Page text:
e-Literate Report: Cloud Eases LMS Migration, Leads to Market Change

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e-Literate has released a new report about market trends in the learning management system (LMS) space.  Phil Hill and Michael Feldstein reviewed LMS usage, implementation, and decommissions within higher education throughout the globe.  The note an increase attributable to the retirement of Peason’s LearningStudio LMS.  Phil Hill noted that two things had eased migrations: cloud-based solutions and reliability.

Some of the findings included are:

  • Canvas is the fastest growing of the LMS platforms
  • Blackboard is the second-most used system globally
  • Moodle is the dominant LMS outside of North America
  • D2L Brightspace had the same number of implementations as Canvas in North America
  • Voluntary migrations are driven by faculty demand for “improved system usability”
  • the market is being impacted by large migrations by California Community College System to Canvas and University of Phoenix to Blackboard

Michael Feldstein said regarding the overall trend worldwide:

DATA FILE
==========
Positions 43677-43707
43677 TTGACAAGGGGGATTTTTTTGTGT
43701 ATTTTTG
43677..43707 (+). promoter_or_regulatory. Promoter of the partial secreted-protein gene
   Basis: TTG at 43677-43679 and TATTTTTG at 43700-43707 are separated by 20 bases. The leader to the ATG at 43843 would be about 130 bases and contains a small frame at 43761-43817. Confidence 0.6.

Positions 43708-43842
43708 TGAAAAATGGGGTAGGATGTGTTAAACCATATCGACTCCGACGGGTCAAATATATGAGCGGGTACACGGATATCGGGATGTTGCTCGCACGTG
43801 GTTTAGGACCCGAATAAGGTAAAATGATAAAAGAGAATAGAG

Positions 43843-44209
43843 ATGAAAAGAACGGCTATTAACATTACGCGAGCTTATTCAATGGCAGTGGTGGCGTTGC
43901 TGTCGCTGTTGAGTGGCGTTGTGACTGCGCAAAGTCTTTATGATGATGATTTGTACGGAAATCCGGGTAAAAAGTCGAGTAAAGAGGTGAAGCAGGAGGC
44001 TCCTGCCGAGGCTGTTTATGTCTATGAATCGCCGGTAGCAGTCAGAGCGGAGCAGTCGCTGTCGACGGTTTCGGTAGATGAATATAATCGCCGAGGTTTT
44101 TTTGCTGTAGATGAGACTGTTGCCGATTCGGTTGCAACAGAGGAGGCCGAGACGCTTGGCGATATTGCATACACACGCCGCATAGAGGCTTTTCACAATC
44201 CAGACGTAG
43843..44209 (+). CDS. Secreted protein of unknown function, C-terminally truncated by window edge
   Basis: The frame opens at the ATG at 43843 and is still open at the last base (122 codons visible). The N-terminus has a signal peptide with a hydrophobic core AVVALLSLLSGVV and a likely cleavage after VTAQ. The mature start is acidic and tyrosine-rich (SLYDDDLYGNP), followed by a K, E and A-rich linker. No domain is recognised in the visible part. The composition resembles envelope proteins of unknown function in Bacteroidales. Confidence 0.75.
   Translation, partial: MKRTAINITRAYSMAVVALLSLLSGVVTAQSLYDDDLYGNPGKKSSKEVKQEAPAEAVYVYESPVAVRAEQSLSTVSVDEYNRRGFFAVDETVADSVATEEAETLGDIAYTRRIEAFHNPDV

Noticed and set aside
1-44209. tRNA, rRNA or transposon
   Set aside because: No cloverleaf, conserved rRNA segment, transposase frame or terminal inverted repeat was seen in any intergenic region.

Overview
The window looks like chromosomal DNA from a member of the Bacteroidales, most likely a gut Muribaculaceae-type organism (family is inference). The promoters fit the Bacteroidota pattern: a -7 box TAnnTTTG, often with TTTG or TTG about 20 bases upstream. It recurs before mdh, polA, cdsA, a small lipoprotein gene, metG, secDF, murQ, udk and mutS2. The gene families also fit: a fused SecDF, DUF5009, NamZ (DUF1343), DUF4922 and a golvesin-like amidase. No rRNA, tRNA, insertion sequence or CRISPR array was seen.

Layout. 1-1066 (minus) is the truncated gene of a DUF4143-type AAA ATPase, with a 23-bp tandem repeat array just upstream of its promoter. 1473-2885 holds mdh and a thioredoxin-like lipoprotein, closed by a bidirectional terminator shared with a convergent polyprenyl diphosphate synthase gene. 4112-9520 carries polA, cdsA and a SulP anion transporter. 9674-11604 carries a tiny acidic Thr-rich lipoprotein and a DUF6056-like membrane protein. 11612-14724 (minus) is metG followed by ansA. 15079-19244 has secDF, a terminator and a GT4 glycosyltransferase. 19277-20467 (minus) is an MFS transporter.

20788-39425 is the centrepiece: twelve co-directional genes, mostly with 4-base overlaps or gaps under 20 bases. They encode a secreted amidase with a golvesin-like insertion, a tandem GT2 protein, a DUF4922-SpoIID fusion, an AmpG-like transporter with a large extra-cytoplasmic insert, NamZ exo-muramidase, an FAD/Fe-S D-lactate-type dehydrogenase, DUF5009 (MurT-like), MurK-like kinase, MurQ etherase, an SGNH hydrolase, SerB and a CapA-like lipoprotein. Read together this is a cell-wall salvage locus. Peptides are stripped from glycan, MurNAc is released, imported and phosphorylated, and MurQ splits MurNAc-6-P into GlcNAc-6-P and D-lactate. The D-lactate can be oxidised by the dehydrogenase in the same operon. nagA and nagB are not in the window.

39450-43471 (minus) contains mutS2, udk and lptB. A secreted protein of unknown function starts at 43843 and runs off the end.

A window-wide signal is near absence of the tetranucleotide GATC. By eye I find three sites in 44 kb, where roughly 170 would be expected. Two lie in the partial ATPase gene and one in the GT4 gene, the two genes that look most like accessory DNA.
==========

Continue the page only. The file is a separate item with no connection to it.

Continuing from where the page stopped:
“Although there is a lot of speculation about the future of ed tech today, one thing is certain: There is an oligopoly emerging.  We’re seeing smaller, more regionally focused LMSs decrease and a few dominant players emerge globally.”

Rick W. Burkett runs the John A. Logan College Teaching and Learning Center, teaches history, and heads an educational nonprofit. He publishes blogs on a wide variety of topics, including history, teaching and learning, student success, and teaching online.
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Webinar: Good for Students, Good for Faculty: The University of Washington Reviews the LMS

On November 6, 2013 from 1-2:00 PM EST, Casey Green–senior research consultant for Inside Higher Ed and founding director of The Campus Computing Project–will look at the process by which UW moved from three disjointed systems to selecting Canvas by Instructure as it only institutional LMS after a year long pilot.

Register Here.

Rick W. Burkett runs the John A. Logan College Teaching and Learning Center, teaches history, and heads an educational nonprofit. He publishes blogs on a wide variety of topics, including history, teaching and learning, student success, and teaching online.
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